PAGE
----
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March
2014
   
 
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Ringler Honolulu
Alexa Zen, J.D.
Lindsay Schoenecke
P.O. Box 11447
Honolulu, HI 96828
(808)521-7666 (Office)

Structure Strategies

Slumber Party Injury Successfully Resolved


Steve and his 10-year-old daughter Sarah do everything together, from fishing and shooting hoops to shopping for new clothes. Sarah’s mom left when Sarah was an infant and there were no other siblings. But when a bunch of Sarah’s friends invited her to her first slumber party, Steve was happy to let her go.

Two hours after dropping Sarah off, Steve was called to the hospital. Sarah had been playing on some exercise equipment, fell and badly cut her cheek. Later Steve discovered that the parents responsible for watching the girls were entertaining another couple.

Given the facts, both Steve’s lawyer and defense counsel knew that this case would be a roll of the dice at trial. Knowing that Steve’s first concern was Sarah’s future, they instead worked with a Ringler consultant to put together a structure. The plan would pay Sarah’s school loans after college and leave her enough to buy a car or put money down on a house.

Steve was delighted. He would avoid protracted litigation, which might sour Sarah’s relationship with her friends. And more important, he would never have to worry about having enough money to give Sarah a good start in life. In the end, both sides came out winners thanks to everyone’s focus on what was best for Sarah.

(Note: While Structure Strategies is based on actual Ringler case histories, the names and images of the people involved have been changed to protect their privacy.)

Successful Negotiation Is More
Than Just Winning

Listen
Negotiators at the top of their game listen.

So the young man’s lawyer says, “Okay, you may have a case against your landlord, but first tell me more about what you want.” Our entrepreneur talks about how he started the deli to pay for business school, how difficult it has been to make a go of it with all the restrictions, and now a nearby competitor. So the lawyer says, “I understand. Let me talk to the landlord, and I’ll get back in touch with you.”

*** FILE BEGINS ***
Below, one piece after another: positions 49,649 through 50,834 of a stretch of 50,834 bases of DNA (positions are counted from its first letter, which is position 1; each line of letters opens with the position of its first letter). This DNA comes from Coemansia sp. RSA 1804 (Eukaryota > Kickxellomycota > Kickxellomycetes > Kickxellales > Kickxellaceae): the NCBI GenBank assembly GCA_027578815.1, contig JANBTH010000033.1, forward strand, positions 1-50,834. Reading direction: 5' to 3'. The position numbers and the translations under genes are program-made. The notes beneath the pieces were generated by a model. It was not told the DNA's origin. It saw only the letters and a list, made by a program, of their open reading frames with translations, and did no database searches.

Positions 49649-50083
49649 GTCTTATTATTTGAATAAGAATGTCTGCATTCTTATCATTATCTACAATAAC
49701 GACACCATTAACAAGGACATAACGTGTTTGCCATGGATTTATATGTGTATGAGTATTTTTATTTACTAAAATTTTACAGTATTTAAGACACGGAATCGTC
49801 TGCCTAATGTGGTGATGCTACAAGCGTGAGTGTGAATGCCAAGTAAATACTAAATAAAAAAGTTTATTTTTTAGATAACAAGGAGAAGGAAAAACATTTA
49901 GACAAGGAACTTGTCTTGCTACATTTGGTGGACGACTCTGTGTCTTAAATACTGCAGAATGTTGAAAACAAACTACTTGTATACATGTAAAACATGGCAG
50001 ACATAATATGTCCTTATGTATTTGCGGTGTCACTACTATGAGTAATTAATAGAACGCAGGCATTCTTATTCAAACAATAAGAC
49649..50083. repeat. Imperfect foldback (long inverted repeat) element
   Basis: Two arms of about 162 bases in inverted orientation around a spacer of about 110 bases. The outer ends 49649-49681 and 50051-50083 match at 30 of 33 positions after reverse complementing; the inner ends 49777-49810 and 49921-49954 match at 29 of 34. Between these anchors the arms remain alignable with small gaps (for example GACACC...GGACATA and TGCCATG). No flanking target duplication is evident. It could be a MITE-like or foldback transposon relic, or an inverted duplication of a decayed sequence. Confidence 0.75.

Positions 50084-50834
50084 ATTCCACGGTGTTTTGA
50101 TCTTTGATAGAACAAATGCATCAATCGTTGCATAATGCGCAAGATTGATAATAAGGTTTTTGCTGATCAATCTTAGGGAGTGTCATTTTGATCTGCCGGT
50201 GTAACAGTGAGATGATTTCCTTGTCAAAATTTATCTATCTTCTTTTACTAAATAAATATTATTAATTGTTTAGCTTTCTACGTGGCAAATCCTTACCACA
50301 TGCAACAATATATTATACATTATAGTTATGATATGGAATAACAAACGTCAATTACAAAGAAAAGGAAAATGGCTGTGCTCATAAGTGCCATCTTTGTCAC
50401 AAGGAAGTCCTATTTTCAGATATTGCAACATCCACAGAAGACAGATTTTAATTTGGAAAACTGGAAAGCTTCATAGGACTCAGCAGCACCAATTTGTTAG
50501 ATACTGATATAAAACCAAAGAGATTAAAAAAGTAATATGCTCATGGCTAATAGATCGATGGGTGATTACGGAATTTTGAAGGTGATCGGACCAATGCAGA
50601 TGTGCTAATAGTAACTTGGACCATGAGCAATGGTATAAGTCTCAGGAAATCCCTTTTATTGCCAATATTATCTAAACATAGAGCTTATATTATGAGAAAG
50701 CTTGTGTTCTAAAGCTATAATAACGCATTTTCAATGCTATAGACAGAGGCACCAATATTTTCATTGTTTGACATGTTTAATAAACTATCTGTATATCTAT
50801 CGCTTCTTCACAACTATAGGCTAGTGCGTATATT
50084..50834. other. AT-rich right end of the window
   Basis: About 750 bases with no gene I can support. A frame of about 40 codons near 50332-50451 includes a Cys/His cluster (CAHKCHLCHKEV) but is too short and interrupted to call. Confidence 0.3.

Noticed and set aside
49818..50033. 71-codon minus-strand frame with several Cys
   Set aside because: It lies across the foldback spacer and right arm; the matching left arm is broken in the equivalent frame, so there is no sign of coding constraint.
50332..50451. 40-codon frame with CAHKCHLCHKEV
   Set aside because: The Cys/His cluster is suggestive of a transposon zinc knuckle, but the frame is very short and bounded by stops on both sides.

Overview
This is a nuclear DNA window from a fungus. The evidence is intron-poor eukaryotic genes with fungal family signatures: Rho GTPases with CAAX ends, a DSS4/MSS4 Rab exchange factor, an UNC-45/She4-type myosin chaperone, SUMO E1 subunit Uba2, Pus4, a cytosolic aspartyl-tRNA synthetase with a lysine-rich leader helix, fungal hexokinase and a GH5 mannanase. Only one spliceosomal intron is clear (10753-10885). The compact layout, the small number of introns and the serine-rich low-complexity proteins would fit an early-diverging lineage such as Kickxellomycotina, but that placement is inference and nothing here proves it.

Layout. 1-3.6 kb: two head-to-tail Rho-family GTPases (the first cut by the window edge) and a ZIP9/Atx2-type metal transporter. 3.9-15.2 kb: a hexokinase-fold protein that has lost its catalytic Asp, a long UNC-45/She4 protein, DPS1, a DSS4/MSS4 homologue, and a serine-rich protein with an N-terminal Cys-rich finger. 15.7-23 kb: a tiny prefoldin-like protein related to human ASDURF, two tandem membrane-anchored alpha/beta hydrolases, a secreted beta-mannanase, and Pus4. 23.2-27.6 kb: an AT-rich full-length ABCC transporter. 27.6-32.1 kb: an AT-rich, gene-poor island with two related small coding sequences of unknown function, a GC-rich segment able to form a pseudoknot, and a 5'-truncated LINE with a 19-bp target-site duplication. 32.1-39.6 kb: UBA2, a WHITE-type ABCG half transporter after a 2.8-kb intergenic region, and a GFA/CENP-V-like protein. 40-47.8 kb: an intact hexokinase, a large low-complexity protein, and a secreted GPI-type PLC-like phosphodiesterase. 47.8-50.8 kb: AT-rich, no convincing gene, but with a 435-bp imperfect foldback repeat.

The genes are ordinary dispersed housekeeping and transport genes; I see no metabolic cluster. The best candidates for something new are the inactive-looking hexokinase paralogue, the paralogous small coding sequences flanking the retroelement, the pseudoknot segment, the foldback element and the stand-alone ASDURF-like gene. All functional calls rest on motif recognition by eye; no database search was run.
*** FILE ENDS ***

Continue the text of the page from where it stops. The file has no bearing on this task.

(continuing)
“You’re right,” the lawyer says when he calls two days later, “we could sue. But what if I could get you a bigger sign, hot plates and a 33 percent reduction in rent as long as you allow the other deli to stay? Oh, and by the way, my experience has been that when you have two competing delis located close together, they actually bring in more business than one on its own.” The student said, “You can do that for me?” And the lawyer did. Profits soared for the student, and he was able to afford his dream to attend business school a year earlier than planned.

Know Your Client’s REAL Concerns

Would you have counseled the deli owner to sue? According to negotiation expert Seth Freeman, many lawyers would say yes because they are trained to win cases rather than focus first on the needs of the client. A professor in negotiation and conflict management at both NYU’s Stern School of Business and Columbia University, Freeman joins other experts who advocate an interests-based approach to negotiation that studies show often results in higher client satisfaction and improved earnings for the attorney.

It starts with preparation that goes beyond knowing all the legal arguments. “I tell law students to tattoo one question on their arm: ‘What does my client want and why?’ Don’t assume that the answer is always to get money or not pay money. If you dig deeper and go beyond these assumptions, many creative options open up that might bridge the differences between two parties.” Freeman, a former attorney himself, also points out that preparing to negotiate rather than just win a case makes a lot of sense since most litigation settles before ever reaching the courtroom.

Woman & Baby
Negotiation expert Seth Freeman talked about his new book on Ringler Radio. Listen now.

The Four Rs of Negotiation

In his book The Ready & Able Negotiator, Freeman outlines his unique approach to preparation for negotiating a case.

1) Listen. Studies show negotiators at the top of their game listen well. Listening sets up the Four Rs: reveal, respect, relax and resolve.

2) Reveal. Listening reveals information and insights you might have otherwise missed.

3) Respect. Show genuine respect for others in a negotiation because ...

4) Relax. Doing so sets people at ease. In fact hostage negotiators make respect a top priority in hostage negotiations.

5) Resolve. Listening and following the four Rs will help resolve conflict that might seem intractable otherwise.

The Ringler Collaborative

All Ringler Associates are trained to be responsive and respectful to the needs of everyone involved in settlement negotiations. Our goal is win, win, won!

  • Win ... for attorneys by providing them with the detailed information and recommendations they require to analyze how a structure will meet the needs of their client. 
  • Win ... for insurance professionals, in bridging the gap between a lump-sum offer and the expectations of the injured person with the greater payout, tax advantages and guarantees from a structure.
  • Won ... for the injured person (or a loved one), knowing a plan is in place that will guarantee income for life’s greatest obligations, and that they can finally move on without having to worry about managing a large sum of money.